This work is structured as follows: We discuss related work in Section II and define the problem in Section III. Section IV contains a detailed description of our approach. In Section V, we present our results, discussion of these results, limitations, and threats to validity. We conclude this paper in Section VI.

Ii Related work

InfoZilla [19]

detects stack traces, source code, patches, and enumerations in bug reports using regular expressions, island parsing and heuristics. Bacchelli

et al. [20] used island parsing to extract structured data from natural language documents such as emails. Later on, they proposed to use supervised ML to classify the content of emails line-by-line into natural language, junk, code, patch and stack trace. To train and test the classifier, they manually classified the content of nearly 1500 emails from four software systems [18].

Rigby and Robillard [21] developed an automated code element resolution tool (ASE) that is based on island parsing. ASE automatically extracts code elements from natural language documents such as StackOverflow posts and determines which elements are important for the document. Ye et al. [22] use a semi-supervised ML approach to detect API mentions in text written on social platforms.

Ponzanelli et al. [23] provide a parsed dataset from Stack Overflow that contains heterogeneous abstract syntax trees for Java code, stack traces, XML/HTML elements and JSON fragments. They used island parsing to identify these fragments.

Calefato et al. [24] reported that they tried to use regular expressions to remove code snippets from email text, but found this approach to not scale well enough—in particular when several programming languages are used. This highlights the need for more generic approaches for artifact detections such as machine learning.

The work that is closest to ours is the Natural Language or Not (NLoN) Package [17]. This R package classifies text lines into text or artifact by using eleven language features and character tri-grams.

Iii Problem definition

While intuition tells us that the line between natural language or non-natural language should be a clear cut, closer investigation reveals the complexity of this problem and a certain amount of overlap of the two domains. Examples of such border cases are code comments and bug report templates: Comments contained in code snippets are natural language texts. However, they may not have been authored by the bug reporter. Bug report templates include headers, questions, and other text. While these are natural language, they are again not written by the bug reporter and can be considered automatically generated text. Migration from other bug tracking systems often introduces generated text portions. These are also natural language, but their origin is artificial. As far as we are aware, there exists no formal definition, established guideline, or agreement within the research community working with textual bug reports on what is to be considered natural language when dealing with bug reports.

For this work, we define artifacts and natural language portions of bug reports as follows: We consider text that was typed by the bug reporter as natural language, and content that was copy-pasted from an IDE, terminal, or other tool to be an artifact. Automatically generated natural language text of the bug tracker, template, or migration processes are considered natural language. Comments in pasted code snippets, elaborate natural language logging messages and error messages are considered artifacts. Further, we consider standalone URLs and Markdown links as artifacts.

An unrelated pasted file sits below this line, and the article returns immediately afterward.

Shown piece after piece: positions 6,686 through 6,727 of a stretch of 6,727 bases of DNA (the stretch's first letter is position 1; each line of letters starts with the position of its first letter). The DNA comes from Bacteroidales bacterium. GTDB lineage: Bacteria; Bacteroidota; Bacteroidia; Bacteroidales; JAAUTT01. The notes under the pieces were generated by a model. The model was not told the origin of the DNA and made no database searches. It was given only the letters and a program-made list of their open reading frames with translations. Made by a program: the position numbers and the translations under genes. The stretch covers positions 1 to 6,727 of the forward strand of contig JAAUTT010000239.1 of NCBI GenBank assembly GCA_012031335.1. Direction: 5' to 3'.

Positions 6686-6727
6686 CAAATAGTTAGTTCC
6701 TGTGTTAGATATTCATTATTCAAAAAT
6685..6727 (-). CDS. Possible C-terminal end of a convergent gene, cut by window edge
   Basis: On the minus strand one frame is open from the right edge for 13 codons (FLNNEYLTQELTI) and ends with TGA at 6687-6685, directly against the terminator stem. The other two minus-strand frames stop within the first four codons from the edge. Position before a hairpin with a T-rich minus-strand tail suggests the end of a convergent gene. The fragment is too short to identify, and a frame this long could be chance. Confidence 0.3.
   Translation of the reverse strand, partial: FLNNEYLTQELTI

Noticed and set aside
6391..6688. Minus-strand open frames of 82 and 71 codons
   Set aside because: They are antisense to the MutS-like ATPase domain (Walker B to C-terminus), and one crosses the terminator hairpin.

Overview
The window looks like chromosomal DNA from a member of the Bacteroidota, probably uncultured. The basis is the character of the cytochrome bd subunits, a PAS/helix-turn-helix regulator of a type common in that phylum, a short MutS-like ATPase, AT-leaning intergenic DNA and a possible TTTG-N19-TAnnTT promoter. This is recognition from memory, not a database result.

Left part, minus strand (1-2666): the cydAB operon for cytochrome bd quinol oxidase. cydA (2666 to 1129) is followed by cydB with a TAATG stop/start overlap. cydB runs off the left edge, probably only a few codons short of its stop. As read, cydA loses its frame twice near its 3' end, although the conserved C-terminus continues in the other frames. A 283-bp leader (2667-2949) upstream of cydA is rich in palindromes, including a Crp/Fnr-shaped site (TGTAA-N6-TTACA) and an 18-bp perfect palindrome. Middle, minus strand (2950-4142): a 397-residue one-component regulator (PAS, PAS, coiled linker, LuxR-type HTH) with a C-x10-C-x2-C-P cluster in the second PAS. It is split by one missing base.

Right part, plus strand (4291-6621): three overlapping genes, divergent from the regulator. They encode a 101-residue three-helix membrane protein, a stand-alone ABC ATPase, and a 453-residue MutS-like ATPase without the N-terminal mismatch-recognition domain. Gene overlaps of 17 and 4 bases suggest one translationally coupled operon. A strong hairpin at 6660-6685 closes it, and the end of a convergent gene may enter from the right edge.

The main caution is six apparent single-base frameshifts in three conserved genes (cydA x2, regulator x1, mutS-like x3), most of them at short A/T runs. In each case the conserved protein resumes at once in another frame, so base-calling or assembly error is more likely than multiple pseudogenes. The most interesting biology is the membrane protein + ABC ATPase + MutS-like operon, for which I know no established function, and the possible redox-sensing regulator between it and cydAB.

Occurrences of non-natural language portions in a natural language sentence are limited mostly to variable names, class names, and short formulas or mathematical equations. Removing such occurrences may render a natural language sentence syntactically and semantically incorrect and unreadable for a human. We therefore consider a line of natural language text interweaved with non-natural language portions as natural language. Log outputs or code snippets always start on a new line. Thus, we detect artifacts on a line by line level and describe the task as a binary classification problem similar to Mäntylä et al. [17].

Iv Approach

First, we explain in Section IV-A what features are used in our machine learning approach. In Section IV-B, we discuss the creation of the training, test and validation sets, before we discuss the setup of the ML approach in Section IV-C.

Iv-a Feature Selection

For humans, separating artifacts from natural language is often possible without the need of actually reading the text. Formatting and structure plays a significant role in a human’s capability to classify a given text segment very fast. For example, indentation of code snippets provides a very good indicator. Therefore, we will include representations of whitespaces in the feature vectors used by the ML classifier.

A closer look at artifacts further reveals that frequency and position of special characters also carry a significant amount of information for our task. While the most common special characters in English text are ‘,’ and ‘.’, the characters , , and ‘/’

are probably the most common in XML. For this reason, we tokenize special characters to include them in the feature vectors. The full replacement table can be found in the online appendix; an excerpt of this table is shown in Table 


Character / Regex Token
␣ ␣ (two whitespaces) Jdoublespace
\t Jtabulator
( Jroundbracketopen
{ Jcurlybracketopen
; Jsemicolon
([A-Z]?[a-z0-9]+)([A-Z][a-z0-9]*)+ Jcamelcased